Heather Hansen, San Antonio, TX
How do you tell the difference between the truth and a lie?
Post-truth is an adjective defined as “relating to or denoting circumstances in which objective facts are less influential in shaping public opinion than appeals to emotion and personal belief.” In 2016, “Post-truth” was Oxford Dictionaries’ Word of the Year. In a July 2017 article by Lausanne Global Analysis, the term “post-truth” is closely linked with another popular phrase of our time, “fake news.”
Some fake news is generated with a specific agenda, but, as stated in the 2017 Lausanne article, a lot of fake news is simply a matter of careless, unverified reporting, or malicious attempts of greedy people to gain money and power through reporting of fake news on social media, thus generating ad money and attention globally. Additionally, a 2016 survey by Pew Research Center states that 23% of people have shared fake news, either knowingly or not. And let’s face it; that was four years ago. What might the percentage be in today’s social media reports?
There are a number of psychological reasons why people believe and share fake news. First, in today’s social media culture, people have the tendency to share and like posts that have more likes and shares. Closely related to the definition of post-truth, people also tend to share posts that move them emotionally rather than those that contain objective information. And finally, people are much more likely to believe news, even if it’s fake, if the news aligns with their previously held world-view or ideas.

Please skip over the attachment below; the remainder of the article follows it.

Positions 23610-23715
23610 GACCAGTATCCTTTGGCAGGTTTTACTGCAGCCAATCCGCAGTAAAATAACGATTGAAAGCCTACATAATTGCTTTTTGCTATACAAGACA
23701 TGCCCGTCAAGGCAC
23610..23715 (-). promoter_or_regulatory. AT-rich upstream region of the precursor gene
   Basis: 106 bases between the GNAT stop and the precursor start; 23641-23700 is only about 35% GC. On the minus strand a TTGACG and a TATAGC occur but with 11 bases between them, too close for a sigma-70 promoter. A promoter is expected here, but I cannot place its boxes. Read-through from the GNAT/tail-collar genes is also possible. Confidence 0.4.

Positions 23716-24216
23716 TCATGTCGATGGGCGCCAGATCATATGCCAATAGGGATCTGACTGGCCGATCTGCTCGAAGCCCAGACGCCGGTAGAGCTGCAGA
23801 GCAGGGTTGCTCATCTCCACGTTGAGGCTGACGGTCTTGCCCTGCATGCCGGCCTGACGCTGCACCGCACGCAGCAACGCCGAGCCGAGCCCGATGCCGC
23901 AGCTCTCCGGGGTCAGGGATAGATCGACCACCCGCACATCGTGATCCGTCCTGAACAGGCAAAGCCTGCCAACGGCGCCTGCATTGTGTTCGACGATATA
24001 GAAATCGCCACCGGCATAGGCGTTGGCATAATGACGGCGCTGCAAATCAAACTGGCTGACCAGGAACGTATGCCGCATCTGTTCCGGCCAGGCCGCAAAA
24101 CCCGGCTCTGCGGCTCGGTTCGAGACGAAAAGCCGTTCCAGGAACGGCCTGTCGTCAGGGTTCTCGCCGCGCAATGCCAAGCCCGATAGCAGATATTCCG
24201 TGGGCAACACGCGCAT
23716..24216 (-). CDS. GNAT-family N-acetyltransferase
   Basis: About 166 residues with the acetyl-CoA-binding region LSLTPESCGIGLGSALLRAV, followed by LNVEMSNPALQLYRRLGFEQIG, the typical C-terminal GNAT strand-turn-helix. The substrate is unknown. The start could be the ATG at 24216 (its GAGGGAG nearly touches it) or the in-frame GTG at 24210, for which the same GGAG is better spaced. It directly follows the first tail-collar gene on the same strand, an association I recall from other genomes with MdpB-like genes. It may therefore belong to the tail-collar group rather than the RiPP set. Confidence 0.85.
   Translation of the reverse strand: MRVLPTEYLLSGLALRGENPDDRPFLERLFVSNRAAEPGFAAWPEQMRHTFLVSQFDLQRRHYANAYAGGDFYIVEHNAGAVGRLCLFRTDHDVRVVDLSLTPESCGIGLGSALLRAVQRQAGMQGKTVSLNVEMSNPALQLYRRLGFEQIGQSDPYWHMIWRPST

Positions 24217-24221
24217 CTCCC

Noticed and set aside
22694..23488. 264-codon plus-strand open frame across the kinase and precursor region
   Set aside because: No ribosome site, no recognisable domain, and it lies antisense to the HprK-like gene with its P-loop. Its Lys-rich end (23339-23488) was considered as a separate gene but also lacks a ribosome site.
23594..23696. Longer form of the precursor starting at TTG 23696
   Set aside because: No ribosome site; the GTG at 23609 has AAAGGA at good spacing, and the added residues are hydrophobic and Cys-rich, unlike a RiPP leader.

While some people propose that fake news is spread more rapidly because of what are called “bots” on the internet, research studies conducted and published between 2016-2018 showed that fake news is much more likely to spread by human cause, and that truth has a much less significant rate of sharing and spreading; usually less than 1,000 people are reached with truth, compared to 1,000-100,000 people with fake news.
So what does this mean for Christians seeking to learn about the world around them? And how does this relate to today’s Bible texts? First, people have always been curious and have always been confronted with new experiences and new information. Second, while fake news may now be a little easier to create and spread due to the speed of internet and social media, fake news is not a new thing. In fact, as we see in our Bible text today, even Jesus is tempted with fake news which comes from a place of truth but gets twisted. Even the temptation of Adam and Eve occurs as a result of the devil manipulating words to imply truth which really isn’t the truth at all.